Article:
My process for writ­ing the sec­ond move­ment caden­za was much the same. But in keep­ing with the movement’s char­ac­ter, I focused on beau­ty much more than vir­tu­os­i­ty. Also, not want­i­ng to go over­board with quo­ta­tion, I used only one motive from the con­cer­to itself and didn’t quote any oth­er works.

mvt-2-cadenza-quotation

MM. 4–7 of my mvt. 2 caden­za

The end of this pas­sage comes from the movement’s reca­pit­u­la­tion, although I’ve tak­en it down an octave here. I use the same motive, mod­i­fied only so that it descends every time, to get there from what had come before.

As far as I know, the rest of my Mvt. 2 caden­za is orig­i­nal mate­ri­al (although it’s cer­tain­ly pos­si­ble that parts of it were uncon­scious­ly inspired by some of the many caden­zas I read through at the begin­ning of my process). Here’s the sec­ond move­ment caden­za:

Download the Cadenzas

If you’d like to try my caden­zas out for your­self, you can down­load a PDF below. If you use them in per­for­mance, please let me know!

Wells-Mozart-Cadenzas
(Released under a Cre­ative Com­mons Attribution-NonCommercial-ShareAlike 3.0 Unport­ed license)


  1. Sarah Anne Wildey, “His­tor­i­cal Per­for­mance Prac­tice in Caden­zas for Mozart’s Con­cer­to for Bas­soon, K. 191 (186e)” (DMA Diss., Uni­ver­si­ty of Iowa, 2012).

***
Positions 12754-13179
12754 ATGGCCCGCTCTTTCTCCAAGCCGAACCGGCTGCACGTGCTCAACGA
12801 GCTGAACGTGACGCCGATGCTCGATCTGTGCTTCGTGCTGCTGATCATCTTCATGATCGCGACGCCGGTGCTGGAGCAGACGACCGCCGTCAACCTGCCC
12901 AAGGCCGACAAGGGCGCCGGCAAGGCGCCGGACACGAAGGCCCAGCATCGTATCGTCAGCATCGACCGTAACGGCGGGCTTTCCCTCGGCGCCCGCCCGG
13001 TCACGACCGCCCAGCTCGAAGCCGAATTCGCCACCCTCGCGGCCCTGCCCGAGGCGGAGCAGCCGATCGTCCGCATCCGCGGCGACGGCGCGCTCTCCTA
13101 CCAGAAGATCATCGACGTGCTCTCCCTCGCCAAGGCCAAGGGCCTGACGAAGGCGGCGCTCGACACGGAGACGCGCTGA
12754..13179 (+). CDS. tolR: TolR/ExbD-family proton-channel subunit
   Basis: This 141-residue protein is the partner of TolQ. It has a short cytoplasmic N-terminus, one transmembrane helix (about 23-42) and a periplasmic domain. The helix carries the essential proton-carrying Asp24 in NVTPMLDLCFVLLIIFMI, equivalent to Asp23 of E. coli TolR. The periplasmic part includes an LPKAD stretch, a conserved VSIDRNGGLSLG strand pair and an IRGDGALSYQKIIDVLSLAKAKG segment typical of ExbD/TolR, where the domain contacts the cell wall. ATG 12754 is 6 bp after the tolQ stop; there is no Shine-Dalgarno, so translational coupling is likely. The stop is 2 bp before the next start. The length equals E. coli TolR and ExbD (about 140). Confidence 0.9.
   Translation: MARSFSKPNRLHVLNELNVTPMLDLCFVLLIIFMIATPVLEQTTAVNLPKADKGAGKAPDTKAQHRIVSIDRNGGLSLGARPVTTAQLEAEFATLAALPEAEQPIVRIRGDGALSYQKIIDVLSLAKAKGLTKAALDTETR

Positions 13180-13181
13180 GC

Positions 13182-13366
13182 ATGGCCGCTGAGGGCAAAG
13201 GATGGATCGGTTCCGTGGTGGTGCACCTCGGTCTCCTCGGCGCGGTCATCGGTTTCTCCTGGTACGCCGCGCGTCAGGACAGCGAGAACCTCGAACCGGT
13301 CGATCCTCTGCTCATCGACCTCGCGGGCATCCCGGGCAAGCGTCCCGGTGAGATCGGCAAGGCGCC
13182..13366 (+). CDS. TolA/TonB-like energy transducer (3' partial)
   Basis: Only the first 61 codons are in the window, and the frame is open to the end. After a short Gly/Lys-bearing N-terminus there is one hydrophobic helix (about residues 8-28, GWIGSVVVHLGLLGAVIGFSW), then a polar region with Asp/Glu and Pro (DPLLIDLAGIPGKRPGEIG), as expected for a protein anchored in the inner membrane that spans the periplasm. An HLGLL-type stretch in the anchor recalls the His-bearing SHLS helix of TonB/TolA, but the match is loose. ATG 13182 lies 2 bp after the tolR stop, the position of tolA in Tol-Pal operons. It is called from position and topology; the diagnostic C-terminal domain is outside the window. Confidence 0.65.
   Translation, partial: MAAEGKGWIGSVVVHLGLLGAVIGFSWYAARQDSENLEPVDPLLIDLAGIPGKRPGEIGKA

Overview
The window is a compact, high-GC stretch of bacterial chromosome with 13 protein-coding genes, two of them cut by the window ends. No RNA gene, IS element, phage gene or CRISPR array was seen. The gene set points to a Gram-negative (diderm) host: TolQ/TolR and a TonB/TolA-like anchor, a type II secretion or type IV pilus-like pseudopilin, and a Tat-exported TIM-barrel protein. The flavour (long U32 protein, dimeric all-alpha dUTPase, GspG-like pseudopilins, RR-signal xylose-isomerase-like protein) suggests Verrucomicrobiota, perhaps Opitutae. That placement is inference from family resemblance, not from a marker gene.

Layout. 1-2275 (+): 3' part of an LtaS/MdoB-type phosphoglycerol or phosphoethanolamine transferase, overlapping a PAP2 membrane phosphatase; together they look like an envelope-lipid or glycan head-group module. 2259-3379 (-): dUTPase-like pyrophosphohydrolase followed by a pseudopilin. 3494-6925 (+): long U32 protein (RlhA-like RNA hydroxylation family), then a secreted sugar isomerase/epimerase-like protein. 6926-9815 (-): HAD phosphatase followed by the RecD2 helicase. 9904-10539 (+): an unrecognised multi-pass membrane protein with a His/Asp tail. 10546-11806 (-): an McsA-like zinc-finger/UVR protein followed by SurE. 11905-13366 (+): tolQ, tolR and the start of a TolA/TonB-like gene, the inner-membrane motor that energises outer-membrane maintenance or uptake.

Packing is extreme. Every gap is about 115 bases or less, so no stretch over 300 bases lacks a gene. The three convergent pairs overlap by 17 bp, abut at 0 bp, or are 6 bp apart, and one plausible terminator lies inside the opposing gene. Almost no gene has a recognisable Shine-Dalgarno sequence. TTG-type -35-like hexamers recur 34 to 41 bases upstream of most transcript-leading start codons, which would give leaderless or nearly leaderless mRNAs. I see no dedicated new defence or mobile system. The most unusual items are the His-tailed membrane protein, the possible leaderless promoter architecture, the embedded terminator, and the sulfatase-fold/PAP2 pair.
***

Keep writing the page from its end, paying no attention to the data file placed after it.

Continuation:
2. Wolf­gang Amadeus Mozart, Le nozzi di Figaro (Bonn: Sim­rock, 1796). Accessed online: http://nrs.harvard.edu/urn-3:fhcl.loeb:3382512 

  3. A 1780 fin­ger­ing chart by bas­soon­ist Pier­re Cug­nier goes up to high F, but there’s lit­tle evi­dence for any­one play­ing stratos­pher­ic notes in per­for­mance before Carl Almen­räder in the ear­ly nine­teen­th cen­tu­ry. 

Spring Recitals

This spring, I’ve final­ly got­ten my act togeth­er enough to give near­ly back-to-back recitals at CSU Stanis­laus and Sacra­men­to State. The two pro­grams are very sim­i­lar, and fea­ture French music from the 1930s and ‘40s. I’ll be play­ing two pieces for bas­soon and piano, both con­cours pieces from the Paris Con­ser­va­toire: Gabriel Pierné’s Prélude de Con­cert sur un thème de Pur­cell, Op.53 and Hen­ri Dutilleux’s Sara­ban­de et Cortège. At CSU Stanis­laus, the­se will be accom­pa­nied by Eugène Bozza’s Sonatine for flute and bas­soon. At Sac State, they’ll be paired with two reed trios: Jacques Ibert’s Cinq pièces en trio and Dar­ius Milhaud’s Pas­torale.